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Immigration - Nadia Farjami

My mother my father the

water on tap healing the

glass jar of last night’s

pasta sauce that I didn’t

eat the little red orange

lines rimming it rubbing it stilling it

I back turn back

imagine back dare and pray Think of this pasta dish

by the sink unwashed but watered

like a persian goldfish vase

the bowl so boring that one

could kill it.

My mother my father crunching backs raising hibernating and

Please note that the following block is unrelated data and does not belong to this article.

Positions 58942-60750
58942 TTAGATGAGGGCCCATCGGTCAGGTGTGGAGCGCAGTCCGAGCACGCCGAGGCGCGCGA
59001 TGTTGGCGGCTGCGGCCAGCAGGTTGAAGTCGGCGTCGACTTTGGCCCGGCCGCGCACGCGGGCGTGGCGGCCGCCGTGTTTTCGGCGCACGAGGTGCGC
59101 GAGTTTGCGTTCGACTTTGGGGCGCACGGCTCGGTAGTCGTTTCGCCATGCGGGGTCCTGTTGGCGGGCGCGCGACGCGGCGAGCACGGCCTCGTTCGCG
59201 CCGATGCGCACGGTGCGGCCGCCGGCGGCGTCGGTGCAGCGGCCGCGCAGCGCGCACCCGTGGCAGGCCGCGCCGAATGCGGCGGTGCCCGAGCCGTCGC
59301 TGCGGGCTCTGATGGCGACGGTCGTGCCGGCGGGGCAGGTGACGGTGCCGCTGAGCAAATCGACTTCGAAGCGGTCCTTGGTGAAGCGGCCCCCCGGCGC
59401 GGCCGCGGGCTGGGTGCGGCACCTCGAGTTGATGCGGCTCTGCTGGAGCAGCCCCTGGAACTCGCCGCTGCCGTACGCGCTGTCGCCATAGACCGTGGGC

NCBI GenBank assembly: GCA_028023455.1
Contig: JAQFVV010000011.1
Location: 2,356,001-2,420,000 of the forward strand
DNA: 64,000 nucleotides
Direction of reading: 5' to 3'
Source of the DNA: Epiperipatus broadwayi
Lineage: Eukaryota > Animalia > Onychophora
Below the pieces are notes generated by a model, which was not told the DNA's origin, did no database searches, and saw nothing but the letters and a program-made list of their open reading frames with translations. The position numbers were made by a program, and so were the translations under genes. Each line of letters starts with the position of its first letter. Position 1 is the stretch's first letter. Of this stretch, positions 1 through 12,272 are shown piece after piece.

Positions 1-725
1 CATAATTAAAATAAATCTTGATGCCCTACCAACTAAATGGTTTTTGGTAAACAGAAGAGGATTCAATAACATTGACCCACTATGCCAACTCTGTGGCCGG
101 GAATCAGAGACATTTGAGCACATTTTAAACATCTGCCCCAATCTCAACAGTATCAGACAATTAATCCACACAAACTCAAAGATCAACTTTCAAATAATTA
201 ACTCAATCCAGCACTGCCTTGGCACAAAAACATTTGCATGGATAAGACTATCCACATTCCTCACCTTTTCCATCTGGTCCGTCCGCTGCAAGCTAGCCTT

hunching to through america only to have a

kid who won’t eat

it

I guess it isn’t that bad black coffee

and tar there are worse things


the water down my throat is

too hot my eyebags are oozing

My dad tells me, through this

empty dish, that

he does not regret

his journey to america

my mom sometimes says

that things were easier

in iran


Sick, chills rushing through my body as if god,

She’s watching me, stepping into rooms Shouldn’t have gone in.


I must’ve loved too strong–The coffee near me is my only sense of warmth.

Heartbroken,

blown out

of my nose.

 

Nadia Farjami is a poet whose been published in The New York Times, The Athena Review, The Daily Californian, The Berkeley Fiction Review, and honored in dozens of more poetic palaces!


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